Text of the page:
Monday, February 24, 2014



Aw February, the love month, when flowers and chocolates flow like promises.  Except that your promises won’t rot and die like the flowers or get crunched in half and eaten whole like chocolate.

At least that is the plan.   Believe me, I love that plan.  I’ve got the same plan going myself so hooray and many happy returns to us.  And, so far, things are looking our way.  We made it past the December/January mine fields, the most popular months for breaking up.    So, love is in the air, and everything is perfect.  Except the statistics.  The statistics are not perfect.

Friday, February 14, 2014


When I was a teenager I loved going to reggae concerts.  Deep in the thick of the crowd, moving my body to the easy rhythm and heavy bass, it was easy to forget every adolescent anxiety and just be me.  Up on stage, the Rastafarians were like exotic birds with their long dreadlocked manes and fabulous accents.  I felt they were singing directly to me, as if they knew exactly what I needed to hear.  I would walk into the concert worried about a boy who didn’t care for me or a girlfriend who didn’t treat me as if I were part of the “in” crowd… and after a few songs it would all melt away.

The band would start off easy and sweet and then warm up until they reached a frenzied crescendo of spontaneous solo instrumentals — where each band member got a moment to show us his thing and we all screamed and applauded with delight, and even a bit of pride, as if that drummer or saxophone player was our own child performing in front of everyone for the first time.  They knew we felt like family.  I knew they knew because they would encourage us to wave our hands in the air in unison, even hold our neighbor’s hand and sing together some wonderful ditty like “Now that we found love what are we going to do with it?”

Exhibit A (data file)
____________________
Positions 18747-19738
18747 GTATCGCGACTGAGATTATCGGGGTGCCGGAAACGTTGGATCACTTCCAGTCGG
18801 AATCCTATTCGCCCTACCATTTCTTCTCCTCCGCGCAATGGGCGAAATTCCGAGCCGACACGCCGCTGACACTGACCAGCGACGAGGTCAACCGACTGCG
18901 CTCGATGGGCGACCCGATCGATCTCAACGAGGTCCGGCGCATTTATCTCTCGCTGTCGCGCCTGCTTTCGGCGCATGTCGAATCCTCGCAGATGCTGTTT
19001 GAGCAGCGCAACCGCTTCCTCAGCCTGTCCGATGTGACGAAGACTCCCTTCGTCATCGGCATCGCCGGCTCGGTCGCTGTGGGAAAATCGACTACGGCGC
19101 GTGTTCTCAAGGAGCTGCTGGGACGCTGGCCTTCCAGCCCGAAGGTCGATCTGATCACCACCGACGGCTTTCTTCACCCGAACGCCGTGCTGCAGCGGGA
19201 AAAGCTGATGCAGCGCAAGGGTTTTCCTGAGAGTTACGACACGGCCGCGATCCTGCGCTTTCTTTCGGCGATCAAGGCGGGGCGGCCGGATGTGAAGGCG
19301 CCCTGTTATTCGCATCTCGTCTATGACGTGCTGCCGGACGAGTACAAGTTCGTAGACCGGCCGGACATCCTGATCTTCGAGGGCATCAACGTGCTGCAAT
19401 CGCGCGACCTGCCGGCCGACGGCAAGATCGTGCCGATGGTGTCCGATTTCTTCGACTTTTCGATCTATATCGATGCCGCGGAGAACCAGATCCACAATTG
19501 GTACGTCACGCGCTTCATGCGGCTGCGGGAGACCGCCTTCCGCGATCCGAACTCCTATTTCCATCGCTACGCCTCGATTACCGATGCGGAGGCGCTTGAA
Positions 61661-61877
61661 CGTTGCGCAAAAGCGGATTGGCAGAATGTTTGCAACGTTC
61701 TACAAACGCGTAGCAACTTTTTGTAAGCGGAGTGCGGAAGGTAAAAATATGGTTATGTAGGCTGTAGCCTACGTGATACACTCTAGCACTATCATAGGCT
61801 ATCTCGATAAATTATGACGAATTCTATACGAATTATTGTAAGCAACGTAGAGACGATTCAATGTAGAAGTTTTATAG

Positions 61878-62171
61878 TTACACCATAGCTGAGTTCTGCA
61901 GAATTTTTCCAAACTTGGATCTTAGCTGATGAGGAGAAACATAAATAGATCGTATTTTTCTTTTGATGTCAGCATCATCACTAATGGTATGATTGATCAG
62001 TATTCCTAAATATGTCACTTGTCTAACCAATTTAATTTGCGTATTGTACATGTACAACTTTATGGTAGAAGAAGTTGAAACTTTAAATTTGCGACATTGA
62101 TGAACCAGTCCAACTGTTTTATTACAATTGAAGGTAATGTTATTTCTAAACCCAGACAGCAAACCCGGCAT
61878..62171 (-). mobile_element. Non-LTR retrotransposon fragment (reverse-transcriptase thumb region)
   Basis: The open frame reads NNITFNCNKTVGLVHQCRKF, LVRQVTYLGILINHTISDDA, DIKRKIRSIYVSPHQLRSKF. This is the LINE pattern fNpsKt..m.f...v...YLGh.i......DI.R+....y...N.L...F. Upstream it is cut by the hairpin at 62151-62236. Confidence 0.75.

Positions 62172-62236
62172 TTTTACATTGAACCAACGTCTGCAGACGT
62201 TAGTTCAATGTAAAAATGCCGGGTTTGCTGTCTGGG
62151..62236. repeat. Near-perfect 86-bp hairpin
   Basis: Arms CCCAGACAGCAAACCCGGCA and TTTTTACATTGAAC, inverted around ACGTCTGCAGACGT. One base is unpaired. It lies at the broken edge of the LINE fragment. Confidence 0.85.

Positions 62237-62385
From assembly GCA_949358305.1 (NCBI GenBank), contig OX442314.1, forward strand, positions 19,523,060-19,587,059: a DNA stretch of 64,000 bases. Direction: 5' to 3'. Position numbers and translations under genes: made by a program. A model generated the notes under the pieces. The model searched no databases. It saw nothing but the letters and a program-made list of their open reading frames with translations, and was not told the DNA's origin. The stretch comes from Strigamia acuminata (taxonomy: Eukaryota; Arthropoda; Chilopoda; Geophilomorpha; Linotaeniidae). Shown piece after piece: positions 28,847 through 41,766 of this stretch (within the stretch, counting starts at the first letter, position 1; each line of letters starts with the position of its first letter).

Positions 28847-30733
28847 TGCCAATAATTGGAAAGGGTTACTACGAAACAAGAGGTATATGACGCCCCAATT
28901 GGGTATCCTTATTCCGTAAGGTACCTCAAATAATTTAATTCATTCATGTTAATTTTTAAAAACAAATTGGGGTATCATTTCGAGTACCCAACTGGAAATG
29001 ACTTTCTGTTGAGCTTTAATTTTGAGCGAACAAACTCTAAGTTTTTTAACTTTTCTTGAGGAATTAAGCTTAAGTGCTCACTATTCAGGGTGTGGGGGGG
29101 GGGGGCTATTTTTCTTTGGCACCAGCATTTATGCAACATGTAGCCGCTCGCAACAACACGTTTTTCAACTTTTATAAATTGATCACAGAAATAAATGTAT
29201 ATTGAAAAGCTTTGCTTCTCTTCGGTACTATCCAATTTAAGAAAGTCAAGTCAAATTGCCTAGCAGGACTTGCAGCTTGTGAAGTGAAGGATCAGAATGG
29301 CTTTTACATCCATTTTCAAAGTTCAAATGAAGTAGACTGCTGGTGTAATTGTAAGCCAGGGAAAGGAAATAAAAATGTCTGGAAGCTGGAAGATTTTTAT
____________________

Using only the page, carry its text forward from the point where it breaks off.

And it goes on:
The band had traveled all of the way from Jamaica to give us a different kind of concert, where instead of being pissed at the tall guy in front of you or the weirdoes to the right that kept making out, you loved your neighbors.  You forgave them their imperfections.  You reached over and held their hands.  And then the band would ask us what we were going to do with all that love.  And I would hear it as a question.  And I would answer that question.  I would tell myself: I will love myself enough to not worry about that boy, I will help all of my girlfriends to feel like they are part of the “in” crowd.

So, you can imagine how thrilled I was when at the age of twenty-two I got a job being the assistant to the on-tour producer of a major reggae production.  

Thursday, February 6, 2014


A power of attorney is a document that gives the agent you appoint the power to handle your financial affairs.  The agent has a fiduciary duty to use your assets for your benefit and they only have the powers you give them in the document.  There are “limited” power of attorney documents that grant only certain powers (like access to one particular bank account for one purpose or it could be temporally limited:  you might decide to appoint an agent a power of attorney over all financial affairs during a scheduled hospital stay).  There are also “general” power of attorney documents that are meant to allow agents to handle most or all of your financial matters.  The powers and limitations are listed in the document.

Often when we think about appointing an agent for power of attorney we are worried about something happening suddenly to cause incapacity.  You may think, “I need to set up a power of attorney so my loved one can access my bank account if I’m in a car accident.”  That is true, but when it comes to assisting the elderly the reality is often not so clear cut.  Many times incapacity edges slowly in like a rising tide, with individual days ebbing and flowing like waves, and the line where capacity and incapacity meet is far from clear.

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